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OPINION

New Hampshire, please consider Asa Hutchinson

The former Arkansas governor may need Granite State help to make the stage for the second GOP debate.

Asa Hutchinson is a serious, principled conservative, one whose focus is economic and fiscal issues, smaller government, and a traditional internationalist foreign policy.Scott Eisen/Getty

Asa Hutchinson, the former governor of Arkansas, stopped by the Globe this week to meet with Opinion writers and editors, where he offered a half-joking suggestion: This newspaper should do a poll of the Republican primary race in New Hampshire.

Why? Because Hutchinson needs one more survey showing him with at least 3 percent nationally or at that same threshold in Iowa, New Hampshire, South Carolina, or Nevada to be included in the GOP’s next debate on Sept. 27.

Actually, though the Republican race in New Hampshire is clearly in a state of flux, it’s far from clear a Granite State poll would put Hutchinson where he needs to be.

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If he doesn’t make the debate stage, it will be not just the GOP’s loss but the country’s as well.

Hutchinson is a serious, principled conservative, one whose focus is economic and fiscal issues, smaller government, and a traditional internationalist foreign policy. That is, the type of Republican New Hampshire has traditionally gravitated toward.

He makes a strong case that as a former US attorney under President Reagan, a fiscally conservative US House member during President Clinton’s second term, director of the Drug Enforcement Administration and a Department of Homeland Security undersecretary for border protection for President George W. Bush, and two terms as governor of Arkansas, his experience uniquely meets the moment.

“You look at the challenges we face in America, whether it is the fentanyl crisis we see in our cities, whether it is the challenge of smash-and-grab and the disrespect for the law, or whether it’s border security … or whether it is balancing a budget, I have done all that,” he said. “I believe in government as being problem-solving, and … I have something to offer for each one of those things.”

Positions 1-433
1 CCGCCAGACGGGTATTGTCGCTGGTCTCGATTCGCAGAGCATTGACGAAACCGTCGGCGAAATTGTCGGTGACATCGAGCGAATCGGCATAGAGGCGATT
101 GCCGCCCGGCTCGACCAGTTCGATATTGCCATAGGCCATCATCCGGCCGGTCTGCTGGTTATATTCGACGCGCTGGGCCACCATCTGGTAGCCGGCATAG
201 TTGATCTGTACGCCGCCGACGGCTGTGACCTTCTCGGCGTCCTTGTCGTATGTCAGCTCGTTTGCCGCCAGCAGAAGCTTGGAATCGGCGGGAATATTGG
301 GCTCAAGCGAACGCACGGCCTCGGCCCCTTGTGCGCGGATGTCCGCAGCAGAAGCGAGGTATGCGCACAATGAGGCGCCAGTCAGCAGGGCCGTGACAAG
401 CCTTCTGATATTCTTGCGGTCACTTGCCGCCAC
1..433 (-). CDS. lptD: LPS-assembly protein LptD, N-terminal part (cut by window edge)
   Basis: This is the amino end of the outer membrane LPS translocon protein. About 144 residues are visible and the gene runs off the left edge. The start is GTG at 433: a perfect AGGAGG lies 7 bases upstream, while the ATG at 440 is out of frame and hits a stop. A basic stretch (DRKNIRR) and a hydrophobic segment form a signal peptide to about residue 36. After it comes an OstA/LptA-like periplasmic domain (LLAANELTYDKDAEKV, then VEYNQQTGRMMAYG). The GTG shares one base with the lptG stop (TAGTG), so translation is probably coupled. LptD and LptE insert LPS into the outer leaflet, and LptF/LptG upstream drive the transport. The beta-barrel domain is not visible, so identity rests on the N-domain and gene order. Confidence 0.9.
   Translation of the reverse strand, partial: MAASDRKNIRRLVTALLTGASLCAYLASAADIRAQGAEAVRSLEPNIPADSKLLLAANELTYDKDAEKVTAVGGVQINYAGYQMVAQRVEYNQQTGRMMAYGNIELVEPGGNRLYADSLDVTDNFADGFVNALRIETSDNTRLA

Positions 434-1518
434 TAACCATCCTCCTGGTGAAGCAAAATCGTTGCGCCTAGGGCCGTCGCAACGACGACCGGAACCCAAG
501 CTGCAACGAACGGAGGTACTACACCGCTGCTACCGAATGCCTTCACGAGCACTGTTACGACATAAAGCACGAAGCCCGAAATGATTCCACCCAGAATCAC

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I noted that though his undergraduate degree is from Bob Jones University, a Christian college, he is not a culture-wars type intent on dividing the country along social issues fault lines.

“I don’t believe the solutions to the cultural issues in our society are through government mandates,” he said. “And so I want the government to take a hand off. … Communities, families, places of worship, our fundamental beliefs should guide our culture.”

The unappealing alternative, he said, is for one side or the other to pass a law imposing its view whenever there is disagreement on social issues.

You can see some of that philosophy in the way Hutchinson handled two matters related to transgender care in Arkansas. As governor he vetoed — and was overridden on — legislation forbidding the provision of such care to minors. He saw that as “an intrusion of government action into an area where parents should be making the decisions.” But he signed a bill allowing doctors, nurses, and other health care professionals to refuse to provide nonemergency medical care if doing so violates their conscience.

That demarcation is hardly airtight, however, as one can see on Hutchinson’s attempt to finesse the abortion issue.

Before the US Supreme Court overturned Roe v. Wade last year, he signed a near-total abortion ban in Arkansas. Hutchinson said he doubts national legislation, such as a ban after 15 weeks, would ever pass Congress, and that, he said, would leave the matter to the states. On the other hand, he said he would sign such a bill if given the opportunity.

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He sees abortion as unique but acknowledges that “you can’t be in politics very long without having some inconsistencies.”

Proud of having helped make Arkansas a red state, he now sees his type of Reaganesque conservatism being hijacked by the demagogic populism of Donald Trump and his imitators.

Hutchinson backed Trump in 2016 and 2020 but says his breaking point came when Trump began lying to the country about a stolen election — and when that deception culminated in the Jan. 6, 2021, storming of the US Capitol.

So what does it say about this country that so many Republicans are willing to support a man who not only tried to overturn legitimate election results but puts himself above the Constitution?

“It simply says that Donald Trump misled his supporters on Jan. 6 and he continues to mislead them today,” Hutchinson replied. Actually, it reflects a deep and worrisome authoritarian tendency in the GOP electorate — but his is a formulation that avoids blaming GOP voters.

Hutchinson said that what he hears on the campaign trail is very different from the daunting Trump lead that polls show. “It’s like a default position: ‘We’re with Trump until we know exactly where we’re going to go,’ ” he said. Let’s hope he’s right.

New Hampshire Republicans, please lend Hutchinson your ears. And the 3 percent he needs to be on the debate stage later this month.

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Scot Lehigh is a Globe columnist. He can be reached at scot.lehigh@globe.com. Follow him @GlobeScotLehigh.